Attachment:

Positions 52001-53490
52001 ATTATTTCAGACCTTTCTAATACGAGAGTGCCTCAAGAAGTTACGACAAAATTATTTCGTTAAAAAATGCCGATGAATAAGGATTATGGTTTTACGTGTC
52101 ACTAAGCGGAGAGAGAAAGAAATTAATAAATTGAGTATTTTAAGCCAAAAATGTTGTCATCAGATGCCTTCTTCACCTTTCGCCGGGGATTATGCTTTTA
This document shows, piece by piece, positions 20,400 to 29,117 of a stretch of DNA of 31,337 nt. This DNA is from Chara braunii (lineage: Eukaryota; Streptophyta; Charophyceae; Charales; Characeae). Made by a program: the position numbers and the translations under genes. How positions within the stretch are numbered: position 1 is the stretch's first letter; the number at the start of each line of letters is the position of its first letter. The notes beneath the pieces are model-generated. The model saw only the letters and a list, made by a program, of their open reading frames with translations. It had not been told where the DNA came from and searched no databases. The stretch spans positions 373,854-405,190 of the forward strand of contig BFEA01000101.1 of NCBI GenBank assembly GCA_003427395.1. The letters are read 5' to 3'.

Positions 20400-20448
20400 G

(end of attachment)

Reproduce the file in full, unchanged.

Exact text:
Positions 52001-53490
52001 ATTATTTCAGACCTTTCTAATACGAGAGTGCCTCAAGAAGTTACGACAAAATTATTTCGTTAAAAAATGCCGATGAATAAGGATTATGGTTTTACGTGTC
52101 ACTAAGCGGAGAGAGAAAGAAATTAATAAATTGAGTATTTTAAGCCAAAAATGTTGTCATCAGATGCCTTCTTCACCTTTCGCCGGGGATTATGCTTTTA
This document shows, piece by piece, positions 20,400 to 29,117 of a stretch of DNA of 31,337 nt. This DNA is from Chara braunii (lineage: Eukaryota; Streptophyta; Charophyceae; Charales; Characeae). Made by a program: the position numbers and the translations under genes. How positions within the stretch are numbered: position 1 is the stretch's first letter; the number at the start of each line of letters is the position of its first letter. The notes beneath the pieces are model-generated. The model saw only the letters and a list, made by a program, of their open reading frames with translations. It had not been told where the DNA came from and searched no databases. The stretch spans positions 373,854-405,190 of the forward strand of contig BFEA01000101.1 of NCBI GenBank assembly GCA_003427395.1. The letters are read 5' to 3'.

Positions 20400-20448
20400 G